Brown’s spokesman, Evan Westrup, told the Associated Press that the allegations in the documents obtained by AP are “baseless.”

“The expectation — clearly communicated — was and always has been full compliance with the Safe Drinking Water Act,” Westrup claimed Thursday.

Anti-fracking activists disagreed with Brown administration claims that the allegations are “baseless.” Following the revelation, Californians Against Fracking issued a statement from Adam Scow, California Director for Food and Water Watch

“Gov. Jerry Brown intentionally allowed California’s groundwater to be contaminated, and subsequently accepted financial backing from the oil industry for his political efforts,” said Scow. “The cracks in Jerry Brown’s leadership on climate change, already demonstrated by his support for fracking, now go beyond hypocrisy. Firing two watchdogs in order to allow irresponsible and illegal dumping of toxic oil wastewater in California takes the state back to pay-to-play politics as usual.”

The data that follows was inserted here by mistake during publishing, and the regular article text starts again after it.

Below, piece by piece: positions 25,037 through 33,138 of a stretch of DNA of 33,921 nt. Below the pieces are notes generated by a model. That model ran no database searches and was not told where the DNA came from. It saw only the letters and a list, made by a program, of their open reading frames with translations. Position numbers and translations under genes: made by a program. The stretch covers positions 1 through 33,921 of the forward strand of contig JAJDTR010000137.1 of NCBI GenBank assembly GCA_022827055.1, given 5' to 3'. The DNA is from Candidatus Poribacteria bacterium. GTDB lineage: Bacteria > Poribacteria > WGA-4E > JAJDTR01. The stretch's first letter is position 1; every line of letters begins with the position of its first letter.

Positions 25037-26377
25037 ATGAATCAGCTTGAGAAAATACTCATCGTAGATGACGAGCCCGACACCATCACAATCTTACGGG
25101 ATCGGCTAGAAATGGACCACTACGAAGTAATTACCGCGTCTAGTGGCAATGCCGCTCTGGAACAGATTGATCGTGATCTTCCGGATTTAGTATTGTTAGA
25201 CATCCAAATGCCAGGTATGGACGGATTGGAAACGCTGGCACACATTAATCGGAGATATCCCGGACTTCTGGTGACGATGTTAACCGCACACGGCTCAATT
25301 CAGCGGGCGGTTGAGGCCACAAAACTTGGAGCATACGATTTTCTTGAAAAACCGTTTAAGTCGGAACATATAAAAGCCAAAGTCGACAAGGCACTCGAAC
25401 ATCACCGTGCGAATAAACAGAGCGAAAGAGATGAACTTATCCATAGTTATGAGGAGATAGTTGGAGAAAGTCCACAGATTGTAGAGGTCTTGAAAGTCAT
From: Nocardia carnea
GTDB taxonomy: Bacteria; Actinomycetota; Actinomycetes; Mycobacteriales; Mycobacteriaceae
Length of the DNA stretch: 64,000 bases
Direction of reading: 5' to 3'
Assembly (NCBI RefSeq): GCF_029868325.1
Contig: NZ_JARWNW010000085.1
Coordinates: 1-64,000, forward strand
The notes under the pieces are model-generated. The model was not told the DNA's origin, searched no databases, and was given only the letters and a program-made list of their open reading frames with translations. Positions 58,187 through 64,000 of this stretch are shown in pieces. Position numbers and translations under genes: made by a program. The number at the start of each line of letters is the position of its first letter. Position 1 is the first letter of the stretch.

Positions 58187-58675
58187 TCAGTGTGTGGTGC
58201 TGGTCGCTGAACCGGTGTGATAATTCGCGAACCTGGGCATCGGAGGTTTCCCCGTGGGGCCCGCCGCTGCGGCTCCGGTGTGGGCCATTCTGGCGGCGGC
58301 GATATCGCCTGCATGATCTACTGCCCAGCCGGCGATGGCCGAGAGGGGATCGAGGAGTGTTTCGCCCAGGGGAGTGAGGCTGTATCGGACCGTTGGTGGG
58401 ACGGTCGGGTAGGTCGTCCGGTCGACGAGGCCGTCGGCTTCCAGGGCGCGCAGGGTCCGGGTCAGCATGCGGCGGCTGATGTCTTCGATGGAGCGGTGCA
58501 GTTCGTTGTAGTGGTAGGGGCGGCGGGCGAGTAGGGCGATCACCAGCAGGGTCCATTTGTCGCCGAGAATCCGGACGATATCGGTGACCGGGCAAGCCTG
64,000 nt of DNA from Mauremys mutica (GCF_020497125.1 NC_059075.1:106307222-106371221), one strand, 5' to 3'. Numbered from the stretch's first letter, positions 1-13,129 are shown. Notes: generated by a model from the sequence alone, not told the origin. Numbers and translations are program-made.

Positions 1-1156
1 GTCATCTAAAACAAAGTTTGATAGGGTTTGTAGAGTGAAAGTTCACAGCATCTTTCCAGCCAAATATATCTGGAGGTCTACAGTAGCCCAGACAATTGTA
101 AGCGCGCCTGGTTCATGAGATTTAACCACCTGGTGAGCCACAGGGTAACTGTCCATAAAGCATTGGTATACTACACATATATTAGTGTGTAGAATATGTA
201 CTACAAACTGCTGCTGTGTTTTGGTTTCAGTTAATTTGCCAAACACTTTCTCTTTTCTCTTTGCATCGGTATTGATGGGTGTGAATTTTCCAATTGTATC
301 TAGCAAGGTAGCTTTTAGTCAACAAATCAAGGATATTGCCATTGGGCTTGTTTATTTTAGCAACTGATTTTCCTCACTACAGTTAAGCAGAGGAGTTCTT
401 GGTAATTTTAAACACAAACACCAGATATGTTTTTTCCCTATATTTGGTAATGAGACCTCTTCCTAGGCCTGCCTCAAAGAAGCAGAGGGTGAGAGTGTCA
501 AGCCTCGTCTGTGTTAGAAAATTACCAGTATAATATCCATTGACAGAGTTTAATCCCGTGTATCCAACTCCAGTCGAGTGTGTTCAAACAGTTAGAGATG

As I have documented in article after article, Jerry Brown is one of the worst governors for fish, water and the environment in California history. With his constant subservience to the oil industry, as demonstrated in this case and many others, he has definitely earned himself the nickname of “Big Oil Brown.”

The documents obtained in the RICO lawsuit reveal, once again, how the regulated have captured the regulatory apparatus in California. Just as Big Oil has captured the Department of Conservation, agribusiness tycoons, the Metropolitan Water District and the State Water Contractors have also captured the California Department of Water Resources. I will update you on this developing Brown administration scandal as more information and documents become available.